Recent trends in hospital mortality of acute myocardial infarction--the Worcester Heart Attack Study. Have improvements been realized for all age groups?

UMMS Affiliation

Meyers Primary Care Institute; Department of Medicine, Division of Geriatric Medicine; Department of Medicine, Division of Cardiovascular Medicine



Document Type


Medical Subject Headings

Age Factors; Aged; Confidence Intervals; Female; Hospital Mortality; Humans; Logistic Models; Longitudinal Studies; Male; Massachusetts; Myocardial Infarction; Odds Ratio; Population Surveillance; Risk Factors


Health Services Research | Medicine and Health Sciences


BACKGROUND: While age-related differences in patterns of care for acute myocardial infarction have been demonstrated, temporal trends in clinical outcome for patients in different age groups have not been carefully examined. METHODS: We analyzed data collected as part of an ongoing communitywide study of 5480 patients hospitalized with validated acute myocardial infarction in Worcester, Mass, during 7 selected years spanning a 15-year period (1975 through 1990). Patients were stratified into three age groups: less than 65 years (n = 2220), 65 through 74 years (n = 1595), and 75 years or older (n = 1665). Within each age group, the odds of in-hospital death were determined by study year, with adjustments for selected demographic, clinical, and hospital characteristics. RESULTS: For patients less than age 65 years, the odds of dying during the acute hospital phase of myocardial infarction were reduced for all study years relative to the reference year (1975), reaching their lowest level in 1990 (adjusted odds ratio [OR], 0.16; 95% confidence interval [CI], 0.06 to 0.48). For patients aged 65 through 74 years, the odds of dying declined among patients hospitalized in 1978 (adjusted OR, 0.71; 95% CI, 0.39 to 1.29) and 1981 (adjusted OR, 0.36; 95% CI, 0.19 to 0.66) but remained essentially unchanged during the subsequent study years through 1990. For patients 75 years of age or older, the odds of dying declined through 1984 (adjusted OR, 0.42; 95% CI, 0.25 to 0.72) but increased over the following study years: 1986, 1988, and 1990. CONCLUSIONS: While the risk of in-hospital death following acute myocardial infarction has recently declined for patients less than 65 years of age, improvements have not been realized for older age groups. Current patterns of management of acute myocardial infarction in older patients require reexamination.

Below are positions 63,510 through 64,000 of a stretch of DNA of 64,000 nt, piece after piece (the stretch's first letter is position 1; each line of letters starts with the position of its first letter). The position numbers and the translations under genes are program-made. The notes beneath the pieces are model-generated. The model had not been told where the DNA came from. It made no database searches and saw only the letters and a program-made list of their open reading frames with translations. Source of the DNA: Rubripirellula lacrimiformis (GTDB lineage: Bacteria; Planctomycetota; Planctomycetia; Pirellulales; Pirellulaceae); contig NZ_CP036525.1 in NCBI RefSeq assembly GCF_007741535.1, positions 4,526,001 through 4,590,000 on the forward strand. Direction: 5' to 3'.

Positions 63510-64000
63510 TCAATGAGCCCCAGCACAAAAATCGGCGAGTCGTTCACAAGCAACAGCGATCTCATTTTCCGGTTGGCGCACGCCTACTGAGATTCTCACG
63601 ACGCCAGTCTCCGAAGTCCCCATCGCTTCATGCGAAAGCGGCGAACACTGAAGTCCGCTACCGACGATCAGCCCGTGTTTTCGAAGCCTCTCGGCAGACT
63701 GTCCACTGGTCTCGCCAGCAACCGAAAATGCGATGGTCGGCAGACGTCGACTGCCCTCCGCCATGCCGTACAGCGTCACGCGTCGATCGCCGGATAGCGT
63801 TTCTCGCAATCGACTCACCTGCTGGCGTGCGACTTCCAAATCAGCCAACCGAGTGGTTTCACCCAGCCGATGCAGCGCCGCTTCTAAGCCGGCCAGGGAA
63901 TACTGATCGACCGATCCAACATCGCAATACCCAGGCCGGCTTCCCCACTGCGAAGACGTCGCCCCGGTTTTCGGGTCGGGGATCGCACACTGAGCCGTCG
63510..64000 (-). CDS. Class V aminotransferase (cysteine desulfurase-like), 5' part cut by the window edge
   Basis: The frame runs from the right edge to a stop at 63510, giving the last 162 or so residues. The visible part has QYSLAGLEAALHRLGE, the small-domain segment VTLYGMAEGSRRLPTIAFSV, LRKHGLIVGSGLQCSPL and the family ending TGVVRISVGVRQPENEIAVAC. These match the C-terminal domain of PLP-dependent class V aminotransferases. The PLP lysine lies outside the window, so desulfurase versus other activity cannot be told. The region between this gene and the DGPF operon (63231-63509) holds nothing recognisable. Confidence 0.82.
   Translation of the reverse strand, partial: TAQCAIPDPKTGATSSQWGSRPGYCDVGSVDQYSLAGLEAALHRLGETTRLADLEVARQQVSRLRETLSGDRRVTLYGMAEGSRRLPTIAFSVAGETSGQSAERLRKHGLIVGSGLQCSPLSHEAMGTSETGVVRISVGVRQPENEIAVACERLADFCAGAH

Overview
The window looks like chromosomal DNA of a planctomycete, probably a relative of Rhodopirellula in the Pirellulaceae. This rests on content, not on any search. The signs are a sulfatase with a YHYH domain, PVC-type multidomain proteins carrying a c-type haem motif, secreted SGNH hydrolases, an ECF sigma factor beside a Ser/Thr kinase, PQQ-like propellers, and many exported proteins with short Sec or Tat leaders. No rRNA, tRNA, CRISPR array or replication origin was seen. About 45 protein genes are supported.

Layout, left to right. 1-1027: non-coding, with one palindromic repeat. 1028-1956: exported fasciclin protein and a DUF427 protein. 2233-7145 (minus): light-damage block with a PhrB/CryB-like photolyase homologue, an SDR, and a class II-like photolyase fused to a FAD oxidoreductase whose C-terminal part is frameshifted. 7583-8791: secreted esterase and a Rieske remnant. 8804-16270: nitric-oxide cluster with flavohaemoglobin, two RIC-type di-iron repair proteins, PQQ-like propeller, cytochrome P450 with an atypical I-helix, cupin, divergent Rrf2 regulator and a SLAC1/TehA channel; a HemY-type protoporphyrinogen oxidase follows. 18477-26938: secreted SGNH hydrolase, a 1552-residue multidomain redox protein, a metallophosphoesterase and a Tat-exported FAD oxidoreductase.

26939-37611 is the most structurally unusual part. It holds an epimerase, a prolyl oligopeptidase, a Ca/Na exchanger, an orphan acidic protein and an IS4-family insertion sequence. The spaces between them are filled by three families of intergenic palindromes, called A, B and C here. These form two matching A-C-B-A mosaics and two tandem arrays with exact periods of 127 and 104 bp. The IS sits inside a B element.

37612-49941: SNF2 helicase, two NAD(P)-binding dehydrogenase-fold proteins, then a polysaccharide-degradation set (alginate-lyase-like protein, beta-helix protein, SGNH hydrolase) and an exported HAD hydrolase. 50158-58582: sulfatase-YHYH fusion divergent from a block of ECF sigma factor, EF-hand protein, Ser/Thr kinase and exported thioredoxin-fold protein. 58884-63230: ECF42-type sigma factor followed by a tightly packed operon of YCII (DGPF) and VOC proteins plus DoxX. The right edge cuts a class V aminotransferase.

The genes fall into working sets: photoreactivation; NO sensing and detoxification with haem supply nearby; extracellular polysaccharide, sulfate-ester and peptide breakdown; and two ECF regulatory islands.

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Citation: Arch Intern Med. 1994 Oct 10;154(19):2202-8.

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